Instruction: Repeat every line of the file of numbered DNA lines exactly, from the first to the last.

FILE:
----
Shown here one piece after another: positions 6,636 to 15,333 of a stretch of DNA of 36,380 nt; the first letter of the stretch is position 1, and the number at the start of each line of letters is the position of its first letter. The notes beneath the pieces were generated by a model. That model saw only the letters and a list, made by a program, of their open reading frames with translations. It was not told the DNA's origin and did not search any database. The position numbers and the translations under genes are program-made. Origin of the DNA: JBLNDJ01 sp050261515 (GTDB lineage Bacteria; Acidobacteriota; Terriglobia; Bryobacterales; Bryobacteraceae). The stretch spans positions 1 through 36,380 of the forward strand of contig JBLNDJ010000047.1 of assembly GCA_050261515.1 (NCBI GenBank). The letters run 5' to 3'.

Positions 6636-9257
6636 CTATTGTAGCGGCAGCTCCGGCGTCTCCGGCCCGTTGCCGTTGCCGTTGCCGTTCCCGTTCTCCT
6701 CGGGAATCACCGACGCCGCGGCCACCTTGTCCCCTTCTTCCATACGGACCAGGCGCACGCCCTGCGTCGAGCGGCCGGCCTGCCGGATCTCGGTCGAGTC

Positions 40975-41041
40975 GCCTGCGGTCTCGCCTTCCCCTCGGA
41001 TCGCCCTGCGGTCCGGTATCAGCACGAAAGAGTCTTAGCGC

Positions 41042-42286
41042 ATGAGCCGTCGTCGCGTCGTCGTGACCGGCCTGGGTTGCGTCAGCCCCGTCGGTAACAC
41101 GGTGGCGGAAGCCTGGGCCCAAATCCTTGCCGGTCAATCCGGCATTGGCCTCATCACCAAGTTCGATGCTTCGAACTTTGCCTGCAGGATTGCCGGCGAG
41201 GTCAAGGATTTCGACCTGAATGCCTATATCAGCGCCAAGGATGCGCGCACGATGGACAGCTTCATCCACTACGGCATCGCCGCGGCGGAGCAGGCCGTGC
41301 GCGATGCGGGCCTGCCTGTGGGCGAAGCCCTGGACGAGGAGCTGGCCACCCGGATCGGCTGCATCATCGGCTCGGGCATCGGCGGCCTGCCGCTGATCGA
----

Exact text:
Shown here one piece after another: positions 6,636 to 15,333 of a stretch of DNA of 36,380 nt; the first letter of the stretch is position 1, and the number at the start of each line of letters is the position of its first letter. The notes beneath the pieces were generated by a model. That model saw only the letters and a list, made by a program, of their open reading frames with translations. It was not told the DNA's origin and did not search any database. The position numbers and the translations under genes are program-made. Origin of the DNA: JBLNDJ01 sp050261515 (GTDB lineage Bacteria; Acidobacteriota; Terriglobia; Bryobacterales; Bryobacteraceae). The stretch spans positions 1 through 36,380 of the forward strand of contig JBLNDJ010000047.1 of assembly GCA_050261515.1 (NCBI GenBank). The letters run 5' to 3'.

Positions 6636-9257
6636 CTATTGTAGCGGCAGCTCCGGCGTCTCCGGCCCGTTGCCGTTGCCGTTGCCGTTCCCGTTCTCCT
6701 CGGGAATCACCGACGCCGCGGCCACCTTGTCCCCTTCTTCCATACGGACCAGGCGCACGCCCTGCGTCGAGCGGCCGGCCTGCCGGATCTCGGTCGAGTC

Positions 40975-41041
40975 GCCTGCGGTCTCGCCTTCCCCTCGGA
41001 TCGCCCTGCGGTCCGGTATCAGCACGAAAGAGTCTTAGCGC

Positions 41042-42286
41042 ATGAGCCGTCGTCGCGTCGTCGTGACCGGCCTGGGTTGCGTCAGCCCCGTCGGTAACAC
41101 GGTGGCGGAAGCCTGGGCCCAAATCCTTGCCGGTCAATCCGGCATTGGCCTCATCACCAAGTTCGATGCTTCGAACTTTGCCTGCAGGATTGCCGGCGAG
41201 GTCAAGGATTTCGACCTGAATGCCTATATCAGCGCCAAGGATGCGCGCACGATGGACAGCTTCATCCACTACGGCATCGCCGCGGCGGAGCAGGCCGTGC
41301 GCGATGCGGGCCTGCCTGTGGGCGAAGCCCTGGACGAGGAGCTGGCCACCCGGATCGGCTGCATCATCGGCTCGGGCATCGGCGGCCTGCCGCTGATCGA